The industrials, telcos, techs, oils, any company that relies on economic growth, will get hit hard if the Paulson plan falls through. So “it’s not just the stocks of Wall Street,” Cramer said, “it’s the stocks of Main Street that are about to be crushed.” Therefore, keep on selling into any strength. Deal or no deal, now’s the time to play defense.
Taking on Shelby
Sen. Richard Shelby (R., Ala.) and his supporters are Cramer’s "Outrage of the Day". Cramer said Shelby's opposition to the government bailout plan could do more to destroy the economy than any other person in history. Cramer took issue with Shelby's recent comments that it would be shameful to bail out Wall Street, a system that the senator said is littered with greed and outdated regulations. Cramer called the comments ludicrous, arguing that it would be shameful to destroy the country's financial system and economy by not passing a financial recovery package. Cramer reminded viewers that without the plan, the unemployment rate could rise from 6% to 7% to as much as 20%, and the Dow Jones Industrial Average could plummet almost 3,000 points. He said the problem does not just lie with Wall Street, and will quickly spread to every sector of the economy if immediate action is not taken. "The academics just don't understand the problem," said Cramer, who ridiculed those who do not have first-hand experience of how Wall Street works or the severity of the crisis. Cramer said just about everyone he knows is silently pulling money out of banks and putting it into Treasuries. He predicted we could see another five to six more bank failures next week if a bailout plan does not get passed.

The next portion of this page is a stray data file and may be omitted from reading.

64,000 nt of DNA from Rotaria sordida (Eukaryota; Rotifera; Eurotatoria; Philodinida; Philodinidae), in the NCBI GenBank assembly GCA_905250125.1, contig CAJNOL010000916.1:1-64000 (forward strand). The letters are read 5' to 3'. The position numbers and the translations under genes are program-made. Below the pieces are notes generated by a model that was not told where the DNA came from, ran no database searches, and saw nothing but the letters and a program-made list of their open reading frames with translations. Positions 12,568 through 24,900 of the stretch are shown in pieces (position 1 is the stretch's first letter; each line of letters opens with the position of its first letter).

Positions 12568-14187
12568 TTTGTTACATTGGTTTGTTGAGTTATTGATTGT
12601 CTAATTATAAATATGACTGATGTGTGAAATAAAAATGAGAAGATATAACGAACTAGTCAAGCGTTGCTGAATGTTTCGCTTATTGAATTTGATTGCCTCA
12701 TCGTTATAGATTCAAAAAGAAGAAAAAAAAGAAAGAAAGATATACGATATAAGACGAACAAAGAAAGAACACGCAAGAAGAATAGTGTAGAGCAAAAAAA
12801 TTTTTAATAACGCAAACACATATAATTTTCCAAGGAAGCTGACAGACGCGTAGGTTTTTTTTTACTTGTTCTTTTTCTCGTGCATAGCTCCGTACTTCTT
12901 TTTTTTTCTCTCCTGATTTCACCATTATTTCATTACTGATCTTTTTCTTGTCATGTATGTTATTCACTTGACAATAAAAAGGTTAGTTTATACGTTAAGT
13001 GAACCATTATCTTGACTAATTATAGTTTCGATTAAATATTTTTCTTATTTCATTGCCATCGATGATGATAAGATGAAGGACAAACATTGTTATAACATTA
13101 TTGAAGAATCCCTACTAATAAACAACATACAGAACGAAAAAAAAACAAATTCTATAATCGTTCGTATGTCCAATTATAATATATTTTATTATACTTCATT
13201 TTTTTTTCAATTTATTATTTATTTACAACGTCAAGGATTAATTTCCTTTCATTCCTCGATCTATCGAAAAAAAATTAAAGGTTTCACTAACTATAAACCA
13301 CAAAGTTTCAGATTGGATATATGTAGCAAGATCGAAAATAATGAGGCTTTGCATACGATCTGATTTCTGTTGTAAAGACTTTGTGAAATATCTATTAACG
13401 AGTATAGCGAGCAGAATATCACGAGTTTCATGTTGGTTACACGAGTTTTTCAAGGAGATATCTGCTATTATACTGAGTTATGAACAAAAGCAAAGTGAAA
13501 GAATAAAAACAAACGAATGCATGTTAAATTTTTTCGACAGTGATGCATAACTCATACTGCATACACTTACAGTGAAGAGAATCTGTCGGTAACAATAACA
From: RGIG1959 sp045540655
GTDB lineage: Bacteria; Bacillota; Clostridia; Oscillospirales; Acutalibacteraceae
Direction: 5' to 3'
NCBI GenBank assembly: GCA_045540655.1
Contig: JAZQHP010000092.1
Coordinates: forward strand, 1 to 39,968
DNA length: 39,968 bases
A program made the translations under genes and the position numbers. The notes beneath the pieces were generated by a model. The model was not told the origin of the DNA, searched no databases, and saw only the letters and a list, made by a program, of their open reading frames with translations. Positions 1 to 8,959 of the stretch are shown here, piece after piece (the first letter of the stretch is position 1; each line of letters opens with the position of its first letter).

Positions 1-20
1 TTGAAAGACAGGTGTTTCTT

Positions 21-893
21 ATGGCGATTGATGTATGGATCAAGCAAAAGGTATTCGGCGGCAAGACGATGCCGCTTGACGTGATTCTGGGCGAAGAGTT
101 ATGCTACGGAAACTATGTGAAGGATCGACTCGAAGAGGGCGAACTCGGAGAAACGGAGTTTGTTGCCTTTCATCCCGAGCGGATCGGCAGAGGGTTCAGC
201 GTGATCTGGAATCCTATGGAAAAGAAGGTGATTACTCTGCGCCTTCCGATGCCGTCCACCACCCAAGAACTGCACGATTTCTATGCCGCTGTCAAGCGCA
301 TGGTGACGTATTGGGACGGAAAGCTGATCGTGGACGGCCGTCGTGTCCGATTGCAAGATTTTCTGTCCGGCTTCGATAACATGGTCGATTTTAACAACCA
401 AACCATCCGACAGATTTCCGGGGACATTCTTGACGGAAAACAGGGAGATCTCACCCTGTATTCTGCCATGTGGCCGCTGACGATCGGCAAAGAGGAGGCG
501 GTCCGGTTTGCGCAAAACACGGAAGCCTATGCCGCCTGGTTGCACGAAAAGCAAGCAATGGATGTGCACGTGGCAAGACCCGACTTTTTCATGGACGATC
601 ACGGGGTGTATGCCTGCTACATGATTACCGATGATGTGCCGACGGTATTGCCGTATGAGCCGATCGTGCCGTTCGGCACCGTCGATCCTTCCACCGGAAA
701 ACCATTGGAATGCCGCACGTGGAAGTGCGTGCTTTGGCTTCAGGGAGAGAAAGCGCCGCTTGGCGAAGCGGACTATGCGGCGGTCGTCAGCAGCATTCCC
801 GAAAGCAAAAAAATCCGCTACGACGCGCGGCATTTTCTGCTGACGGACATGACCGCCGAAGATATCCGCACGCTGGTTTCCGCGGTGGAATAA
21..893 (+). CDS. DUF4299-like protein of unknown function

A Lesson in Speculating
Cramer set the record straight when it comes to speculating on stocks. He said that people who speculate on bank stocks, hoping for a quick spike or takeover, are just dead wrong. When it comes to bank stocks, Cramer said it's the debt that matters, not the stock. "The common stock is just a tease," he said. In a normal takeover, Cramer explained, it's the bond holders, or bond bullies, that often come out ahead of the shareholders. However in a bank failure, it's the government who wins and the debt holders are often wiped out. Cramer told investors to speculate the smart way by following the rules he's outlined in his book "Real Money." Speculating on stocks with single-digit stock prices can cause huge losses, he said. And never speculate on takeovers where the fundamentals are not sound. "How much can you lose?" Cramer asked. "100% of your money." If you can’t read a balance sheet leave investing to professionals.
Cramer talked with Dr. T.J. Rodgers, president and CEO of Cypress Semiconductor, to find out how the spinoff of solar company Sunpower will affect the stock going forward. Rodgers said Cypress still trades as a combined company today, but he looks forward to spinning off the $3 billion solar subsidiary to once again focus exclusively on semiconductors. He said that investors fall in and out of love with solar stocks on a weekly basis and he'll be glad to see the volatility ease. Regarding Cypress' remaining business, Rodgers said that he is seeing the market slowing down for semiconductors, and acknowledged times are tight at Cypress. However, he said that he's seen 23 such downturns and this one is not the worst of them. Semiconductors, he said, are still a part of just about everything and he can't wait to get started on "the next big thing." Cramer told viewers to stick with Rodgers and reiterated a buy on Cypress.
In a correction to last night's episode, Cramer said his sell recommendation of Rockwell Automation was intended for Rockwell Collins.